• Increased utilization of glucose by the cells  –  increased insulin production, • Increased utilization of glucose by the cells – increased insulin production, treatment with insulin – formation of insulin-like growth factors • Disorders of glycogenolysis ( glycogenoses, liver cirrhosis ) • Disorders of glucose reabsorption ( renal diabtes ) • Prolonged intensive physical exercise Mechanisms of hypoglycemia

  Mechanisms of compensation in hypoglycemia ● Activation of sympathetic nervous system  ( glycogenolysis Mechanisms of compensation in hypoglycemia ● Activation of sympathetic nervous system ( glycogenolysis ) ● Increased production of glucose counter regulatory hormones , gluconeogenesis , activation of lipolysis and decreased utilization of glucose

  Hypoglycemic coma Blood glucose of less than 2, 0 -1, 5 mmol/l Amount of Hypoglycemic coma Blood glucose of less than 2, 0 -1, 5 mmol/l Amount of glucose in the neurons Brain hypoxia. Energy deficiency in the neurons Water and electrolyte imbalance. Injury of the neuronal membranes Cellular hyperhydratation Disturbed electrogenesis cortex function Excitation of the neurons of the spinal cord. Excitation, seizures Coma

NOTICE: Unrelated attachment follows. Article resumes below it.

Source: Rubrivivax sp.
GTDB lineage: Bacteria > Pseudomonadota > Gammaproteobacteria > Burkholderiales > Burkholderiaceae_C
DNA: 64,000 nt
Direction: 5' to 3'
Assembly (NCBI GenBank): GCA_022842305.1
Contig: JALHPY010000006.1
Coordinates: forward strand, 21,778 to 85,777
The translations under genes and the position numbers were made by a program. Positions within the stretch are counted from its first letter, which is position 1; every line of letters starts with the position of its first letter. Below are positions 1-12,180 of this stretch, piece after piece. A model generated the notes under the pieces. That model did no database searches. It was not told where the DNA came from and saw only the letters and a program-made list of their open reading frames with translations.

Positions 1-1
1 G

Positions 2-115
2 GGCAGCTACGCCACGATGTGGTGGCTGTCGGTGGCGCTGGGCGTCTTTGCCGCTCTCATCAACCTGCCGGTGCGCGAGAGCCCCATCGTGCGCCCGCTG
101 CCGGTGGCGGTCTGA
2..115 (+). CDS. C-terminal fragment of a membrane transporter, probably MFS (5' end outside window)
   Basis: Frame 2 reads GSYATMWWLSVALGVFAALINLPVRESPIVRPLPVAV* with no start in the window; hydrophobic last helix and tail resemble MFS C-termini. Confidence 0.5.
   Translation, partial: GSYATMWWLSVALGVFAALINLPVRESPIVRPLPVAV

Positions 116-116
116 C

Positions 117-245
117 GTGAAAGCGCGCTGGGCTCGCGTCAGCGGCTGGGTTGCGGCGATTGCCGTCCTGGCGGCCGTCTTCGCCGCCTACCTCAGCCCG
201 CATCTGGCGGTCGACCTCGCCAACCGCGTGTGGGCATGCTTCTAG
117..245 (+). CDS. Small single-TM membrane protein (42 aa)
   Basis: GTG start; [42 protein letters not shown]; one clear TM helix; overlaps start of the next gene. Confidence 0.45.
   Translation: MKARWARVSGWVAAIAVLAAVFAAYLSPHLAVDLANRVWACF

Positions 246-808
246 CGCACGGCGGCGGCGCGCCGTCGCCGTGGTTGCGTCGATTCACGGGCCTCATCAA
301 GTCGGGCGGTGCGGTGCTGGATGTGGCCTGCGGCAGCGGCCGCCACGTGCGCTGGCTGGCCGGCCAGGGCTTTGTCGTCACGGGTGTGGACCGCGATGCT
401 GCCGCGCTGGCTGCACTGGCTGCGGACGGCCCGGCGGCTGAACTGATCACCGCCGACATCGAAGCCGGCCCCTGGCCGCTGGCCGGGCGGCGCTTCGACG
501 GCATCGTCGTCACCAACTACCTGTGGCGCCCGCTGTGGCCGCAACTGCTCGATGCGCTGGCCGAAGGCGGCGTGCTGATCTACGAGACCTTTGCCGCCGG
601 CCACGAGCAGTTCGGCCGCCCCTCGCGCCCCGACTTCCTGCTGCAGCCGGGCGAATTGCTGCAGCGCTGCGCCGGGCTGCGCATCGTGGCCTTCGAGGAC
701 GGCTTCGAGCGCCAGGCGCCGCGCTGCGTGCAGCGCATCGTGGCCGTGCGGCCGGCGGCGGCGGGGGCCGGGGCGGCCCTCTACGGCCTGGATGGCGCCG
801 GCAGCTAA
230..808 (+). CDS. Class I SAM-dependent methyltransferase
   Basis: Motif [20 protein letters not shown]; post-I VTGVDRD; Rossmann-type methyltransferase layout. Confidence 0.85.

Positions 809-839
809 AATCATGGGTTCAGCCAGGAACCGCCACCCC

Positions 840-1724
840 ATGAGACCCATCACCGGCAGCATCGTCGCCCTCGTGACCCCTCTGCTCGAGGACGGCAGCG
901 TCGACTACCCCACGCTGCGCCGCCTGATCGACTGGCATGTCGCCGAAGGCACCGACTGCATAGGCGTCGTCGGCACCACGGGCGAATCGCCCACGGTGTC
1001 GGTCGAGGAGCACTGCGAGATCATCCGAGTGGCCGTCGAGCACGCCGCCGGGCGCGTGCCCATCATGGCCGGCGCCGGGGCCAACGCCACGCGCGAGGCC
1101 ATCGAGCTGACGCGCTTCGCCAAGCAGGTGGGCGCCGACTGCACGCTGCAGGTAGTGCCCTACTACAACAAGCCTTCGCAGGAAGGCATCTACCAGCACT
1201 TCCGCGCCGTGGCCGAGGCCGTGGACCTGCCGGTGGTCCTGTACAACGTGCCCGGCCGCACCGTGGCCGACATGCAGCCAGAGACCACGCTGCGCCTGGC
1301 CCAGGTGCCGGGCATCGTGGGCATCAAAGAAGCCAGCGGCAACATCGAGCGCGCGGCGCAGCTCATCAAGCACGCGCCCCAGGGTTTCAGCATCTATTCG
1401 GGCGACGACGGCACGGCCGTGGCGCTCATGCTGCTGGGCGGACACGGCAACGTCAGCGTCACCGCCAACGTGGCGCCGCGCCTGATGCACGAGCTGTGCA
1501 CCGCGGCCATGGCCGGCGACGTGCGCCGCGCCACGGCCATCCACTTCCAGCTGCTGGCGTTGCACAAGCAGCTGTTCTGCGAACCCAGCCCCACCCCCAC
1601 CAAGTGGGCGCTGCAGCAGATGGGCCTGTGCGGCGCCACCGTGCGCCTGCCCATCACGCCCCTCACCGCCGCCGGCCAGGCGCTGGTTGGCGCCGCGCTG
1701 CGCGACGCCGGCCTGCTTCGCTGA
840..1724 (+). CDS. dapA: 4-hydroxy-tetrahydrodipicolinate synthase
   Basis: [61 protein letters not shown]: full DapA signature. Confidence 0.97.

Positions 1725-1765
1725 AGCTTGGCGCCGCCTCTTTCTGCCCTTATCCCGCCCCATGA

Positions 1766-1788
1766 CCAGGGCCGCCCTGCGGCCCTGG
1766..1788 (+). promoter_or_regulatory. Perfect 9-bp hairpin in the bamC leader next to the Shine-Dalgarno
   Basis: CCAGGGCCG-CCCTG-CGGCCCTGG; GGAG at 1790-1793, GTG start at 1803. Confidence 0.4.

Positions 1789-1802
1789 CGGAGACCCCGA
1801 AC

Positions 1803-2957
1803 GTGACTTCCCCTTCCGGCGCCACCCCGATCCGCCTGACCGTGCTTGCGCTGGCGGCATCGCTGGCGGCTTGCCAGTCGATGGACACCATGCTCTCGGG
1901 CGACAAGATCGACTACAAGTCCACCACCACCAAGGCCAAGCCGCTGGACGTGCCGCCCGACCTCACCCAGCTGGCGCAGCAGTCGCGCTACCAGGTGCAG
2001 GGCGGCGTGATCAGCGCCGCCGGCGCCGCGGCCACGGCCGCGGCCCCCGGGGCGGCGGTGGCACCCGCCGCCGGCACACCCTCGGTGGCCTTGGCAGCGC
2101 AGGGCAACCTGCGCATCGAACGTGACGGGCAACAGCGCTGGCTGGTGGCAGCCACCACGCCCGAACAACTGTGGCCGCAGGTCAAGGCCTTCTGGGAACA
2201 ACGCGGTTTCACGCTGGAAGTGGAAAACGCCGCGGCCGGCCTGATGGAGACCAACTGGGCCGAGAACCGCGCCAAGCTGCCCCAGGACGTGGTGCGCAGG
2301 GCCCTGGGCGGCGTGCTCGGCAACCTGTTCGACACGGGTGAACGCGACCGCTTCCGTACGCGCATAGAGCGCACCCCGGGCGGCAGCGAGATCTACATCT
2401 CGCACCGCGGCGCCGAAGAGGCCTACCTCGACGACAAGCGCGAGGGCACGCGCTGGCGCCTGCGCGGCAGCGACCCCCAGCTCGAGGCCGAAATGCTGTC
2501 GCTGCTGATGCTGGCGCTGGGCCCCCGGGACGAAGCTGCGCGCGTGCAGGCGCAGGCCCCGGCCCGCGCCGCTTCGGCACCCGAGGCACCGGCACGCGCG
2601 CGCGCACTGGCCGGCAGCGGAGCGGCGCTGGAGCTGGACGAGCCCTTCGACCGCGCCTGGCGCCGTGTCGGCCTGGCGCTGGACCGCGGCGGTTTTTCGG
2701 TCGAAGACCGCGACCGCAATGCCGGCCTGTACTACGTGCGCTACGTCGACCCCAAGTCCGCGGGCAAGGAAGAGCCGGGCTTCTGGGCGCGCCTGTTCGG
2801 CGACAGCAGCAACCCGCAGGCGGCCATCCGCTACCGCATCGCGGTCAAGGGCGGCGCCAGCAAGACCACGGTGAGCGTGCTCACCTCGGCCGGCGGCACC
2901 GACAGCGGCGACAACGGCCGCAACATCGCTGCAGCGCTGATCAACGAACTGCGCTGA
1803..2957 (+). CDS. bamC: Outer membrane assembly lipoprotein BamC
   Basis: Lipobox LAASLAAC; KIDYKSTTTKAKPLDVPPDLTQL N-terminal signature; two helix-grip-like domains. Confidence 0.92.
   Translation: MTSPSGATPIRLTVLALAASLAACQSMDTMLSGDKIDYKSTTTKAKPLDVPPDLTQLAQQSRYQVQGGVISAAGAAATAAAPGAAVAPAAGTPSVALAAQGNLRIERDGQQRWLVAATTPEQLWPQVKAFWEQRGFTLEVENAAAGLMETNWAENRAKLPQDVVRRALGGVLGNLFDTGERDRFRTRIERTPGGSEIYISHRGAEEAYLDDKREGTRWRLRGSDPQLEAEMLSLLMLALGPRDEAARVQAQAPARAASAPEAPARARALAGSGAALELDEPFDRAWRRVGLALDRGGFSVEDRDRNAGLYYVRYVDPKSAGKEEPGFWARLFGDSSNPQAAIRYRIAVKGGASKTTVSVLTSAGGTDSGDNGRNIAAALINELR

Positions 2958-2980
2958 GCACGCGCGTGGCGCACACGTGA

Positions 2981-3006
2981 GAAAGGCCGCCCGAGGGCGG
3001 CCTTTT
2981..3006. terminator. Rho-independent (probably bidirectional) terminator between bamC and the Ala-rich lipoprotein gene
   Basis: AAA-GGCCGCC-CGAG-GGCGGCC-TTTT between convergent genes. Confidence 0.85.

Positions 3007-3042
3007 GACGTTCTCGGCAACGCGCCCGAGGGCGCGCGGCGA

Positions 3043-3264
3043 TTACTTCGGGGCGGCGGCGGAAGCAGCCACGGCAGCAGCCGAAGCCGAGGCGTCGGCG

Basics of Body Fluids • Water is primary body fluid. 40-60 of weight in Basics of Body Fluids • Water is primary body fluid. 40%-60% of weight in adult. Affected by age, sex, & body fat. • Distribution: 2 major compartments-ICF & ECF. • ICF: in cells. 2/3 of body fluid in adults. • ECF: outside cells. 1/3 of body fluid. 4 compartments-intravascular, interstitial, lymph, & transcellular

  Schematic representation of body fluid compartments in man (70 kg) Schematic representation of body fluid compartments in man (70 kg)

  Basics of Body Fluids • Intravascular: plasma • Interstitial: surrounds the cells; 3/4 ECF Basics of Body Fluids • Intravascular: plasma • Interstitial: surrounds the cells; 3/4 ECF • Transcellular: CSF, pericardial, pleural, etc • Lymph: lymphatic system

  Water Balance Water Balance

  Edema – pathological accumulation of the fluid within the extravascular space, i. e. , Edema – pathological accumulation of the fluid within the extravascular space, i. e. , interstitium and/or cells Main mechanisms of edema: 1. Increased microvascular permeability (hypersensitivity type I); 2. Decreased lymph drainage (elephant leg); 3. Increased hydrostatic pressure in the capillaries (venous congestion); 4. Decreased oncotic pressure of the blood (hypoproteinemia); 5. Severe retention of water and salts (renal failure)